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Bail can be granted on GST evasion, when investigation is complete


In the proceedings commenced under Section 132 of the Central Goods and Services Tax Act, 2017 before the High Court, the petitioner submitted an application for bail. The claims against the petitioner concerned the transportation of unmanufactured tobacco, and it was claimed that such procurement was for the clandestine manufacture and supply of zarda without payment of leviable duties and taxes. The application was denied by the Rajasthan High Court. As a result, the petitioner petitioned the Supreme Court for special leave.

Case: Ratnambar Kaushik Vs. Union of India.

Date: 05.12.2022

Bench: Justice A.S. Bopanna and Justice Hima Kohli


The petitioner is alleged to have committed the offence under Sections 132(1)(a),(h),(k), and (l) of the Central Goods and Services Tax Act of 2017.On behalf of the Respondent, Additional Solicitor General Balbir Singh told the court that the petitioner had clandestinely transported raw unmanufactured tobacco brought from Gujarat by 7 trucks weighing 90,520 kgs, which would have been used in the clandestine manufacture and supply of chewing tobacco without payment of leviable duties and tax. It was further alleged that during the investigation, 287 additional trucks filled with raw unmanufactured tobacco were transported and that tax of amount of Rs. 15,57,28,345/- would have been levied rather than Rs.10,30,824/- as claimed by the petitioner.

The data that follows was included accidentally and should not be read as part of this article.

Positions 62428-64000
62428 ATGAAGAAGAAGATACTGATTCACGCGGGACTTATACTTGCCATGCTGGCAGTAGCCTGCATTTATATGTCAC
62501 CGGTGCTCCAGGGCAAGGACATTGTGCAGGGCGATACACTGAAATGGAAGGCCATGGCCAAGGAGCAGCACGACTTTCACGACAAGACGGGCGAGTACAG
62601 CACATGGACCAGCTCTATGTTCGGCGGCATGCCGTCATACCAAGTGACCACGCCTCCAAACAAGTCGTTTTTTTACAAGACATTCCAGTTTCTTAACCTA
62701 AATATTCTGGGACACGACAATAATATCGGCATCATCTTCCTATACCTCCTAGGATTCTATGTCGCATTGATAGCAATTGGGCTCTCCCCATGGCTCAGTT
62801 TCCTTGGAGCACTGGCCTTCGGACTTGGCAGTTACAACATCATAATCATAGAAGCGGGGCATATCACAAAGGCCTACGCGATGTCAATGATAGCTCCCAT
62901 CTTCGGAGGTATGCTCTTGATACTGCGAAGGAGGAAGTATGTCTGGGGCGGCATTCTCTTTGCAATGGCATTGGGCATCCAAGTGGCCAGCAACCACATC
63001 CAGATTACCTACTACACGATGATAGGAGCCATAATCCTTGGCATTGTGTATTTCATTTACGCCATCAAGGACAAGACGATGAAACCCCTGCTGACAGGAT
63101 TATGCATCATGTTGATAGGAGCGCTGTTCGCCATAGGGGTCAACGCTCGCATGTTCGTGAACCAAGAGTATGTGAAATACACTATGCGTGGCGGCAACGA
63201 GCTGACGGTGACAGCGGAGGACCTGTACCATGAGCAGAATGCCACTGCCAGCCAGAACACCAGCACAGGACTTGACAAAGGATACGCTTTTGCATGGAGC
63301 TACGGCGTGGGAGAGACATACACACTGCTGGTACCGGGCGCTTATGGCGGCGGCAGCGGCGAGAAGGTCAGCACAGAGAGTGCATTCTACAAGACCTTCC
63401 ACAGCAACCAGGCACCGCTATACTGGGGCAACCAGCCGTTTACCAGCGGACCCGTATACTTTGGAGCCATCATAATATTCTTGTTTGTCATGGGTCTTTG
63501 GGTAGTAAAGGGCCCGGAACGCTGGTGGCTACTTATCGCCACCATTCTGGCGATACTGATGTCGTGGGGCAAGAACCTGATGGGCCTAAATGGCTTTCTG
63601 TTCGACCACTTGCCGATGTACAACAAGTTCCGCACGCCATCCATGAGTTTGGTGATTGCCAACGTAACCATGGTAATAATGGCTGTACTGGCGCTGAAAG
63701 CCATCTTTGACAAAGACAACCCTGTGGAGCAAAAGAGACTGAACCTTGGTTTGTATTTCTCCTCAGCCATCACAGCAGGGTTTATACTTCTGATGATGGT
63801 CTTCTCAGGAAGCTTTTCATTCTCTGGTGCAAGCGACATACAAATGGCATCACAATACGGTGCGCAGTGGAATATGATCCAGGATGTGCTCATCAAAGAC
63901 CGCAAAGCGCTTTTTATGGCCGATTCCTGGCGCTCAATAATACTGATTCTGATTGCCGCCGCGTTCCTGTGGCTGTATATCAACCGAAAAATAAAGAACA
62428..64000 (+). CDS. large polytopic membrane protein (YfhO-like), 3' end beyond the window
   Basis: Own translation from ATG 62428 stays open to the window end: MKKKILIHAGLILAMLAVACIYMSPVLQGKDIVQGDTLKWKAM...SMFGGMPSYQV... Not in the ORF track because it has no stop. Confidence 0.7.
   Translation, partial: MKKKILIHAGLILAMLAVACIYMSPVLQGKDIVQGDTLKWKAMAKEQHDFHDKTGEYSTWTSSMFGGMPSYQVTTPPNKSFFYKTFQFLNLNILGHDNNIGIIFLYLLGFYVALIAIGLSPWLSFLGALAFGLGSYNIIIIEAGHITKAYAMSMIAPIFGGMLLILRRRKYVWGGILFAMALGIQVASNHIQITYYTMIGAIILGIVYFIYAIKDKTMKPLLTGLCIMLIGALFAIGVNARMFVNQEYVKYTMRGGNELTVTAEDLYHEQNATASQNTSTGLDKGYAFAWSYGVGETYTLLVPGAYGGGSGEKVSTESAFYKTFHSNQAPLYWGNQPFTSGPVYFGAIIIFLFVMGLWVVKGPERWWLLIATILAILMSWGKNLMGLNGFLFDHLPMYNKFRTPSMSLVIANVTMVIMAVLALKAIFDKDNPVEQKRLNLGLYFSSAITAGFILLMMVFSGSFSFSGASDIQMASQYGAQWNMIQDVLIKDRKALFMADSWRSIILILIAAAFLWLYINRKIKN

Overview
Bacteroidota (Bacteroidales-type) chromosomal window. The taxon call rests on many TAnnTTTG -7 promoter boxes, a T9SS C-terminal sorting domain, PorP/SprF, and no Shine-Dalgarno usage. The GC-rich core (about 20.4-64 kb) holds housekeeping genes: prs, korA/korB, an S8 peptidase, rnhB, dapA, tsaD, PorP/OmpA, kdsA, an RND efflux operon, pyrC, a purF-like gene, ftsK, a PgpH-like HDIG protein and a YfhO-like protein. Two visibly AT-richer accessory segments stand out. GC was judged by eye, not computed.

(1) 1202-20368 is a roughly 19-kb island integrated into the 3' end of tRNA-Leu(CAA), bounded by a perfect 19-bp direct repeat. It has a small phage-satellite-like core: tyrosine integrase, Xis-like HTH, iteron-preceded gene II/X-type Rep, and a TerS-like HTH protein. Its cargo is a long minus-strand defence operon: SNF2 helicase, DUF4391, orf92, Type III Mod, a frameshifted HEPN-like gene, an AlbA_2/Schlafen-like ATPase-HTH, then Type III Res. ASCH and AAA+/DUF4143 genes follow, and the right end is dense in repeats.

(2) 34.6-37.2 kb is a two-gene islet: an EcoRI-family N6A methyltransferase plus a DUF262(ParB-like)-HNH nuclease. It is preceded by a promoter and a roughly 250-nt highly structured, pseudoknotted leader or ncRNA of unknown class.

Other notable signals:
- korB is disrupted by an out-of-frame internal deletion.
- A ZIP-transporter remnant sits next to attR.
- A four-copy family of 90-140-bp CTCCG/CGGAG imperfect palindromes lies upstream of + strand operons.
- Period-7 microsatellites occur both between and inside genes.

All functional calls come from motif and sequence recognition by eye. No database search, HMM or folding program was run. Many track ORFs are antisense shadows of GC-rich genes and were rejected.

The petitioner contended that such claims against him were frivolous and had been contrived to allege that the petitioner had committed a cognizable and non-bailable offence, hence preventing bail from being granted. The Apex Court noted that the case was before the Trial Court and that all of the asserted claims were to be established based on evidence presented before the Trial Court. As a result, any observation on merits, if offered, would prejudice the parties’ position. The Supreme Court noted that the investigation was completed, a chargesheet was submitted, and the petitioner had already been imprisoned for more than four months.

The court also observed that “in a case of the present nature, the evidence to be tendered by the respondent would essentially be documentary and electronic. The ocular evidence will be through official witnesses, due to which there can be no apprehension of tampering, intimidating or influencing.”


As a result, the petitioner was granted bail subject to the Trial Court’s requirements, and the Court ordered the petitioner to deposit his passport.

Written by Amruthavarshini, a Student at Jindal Global Law School


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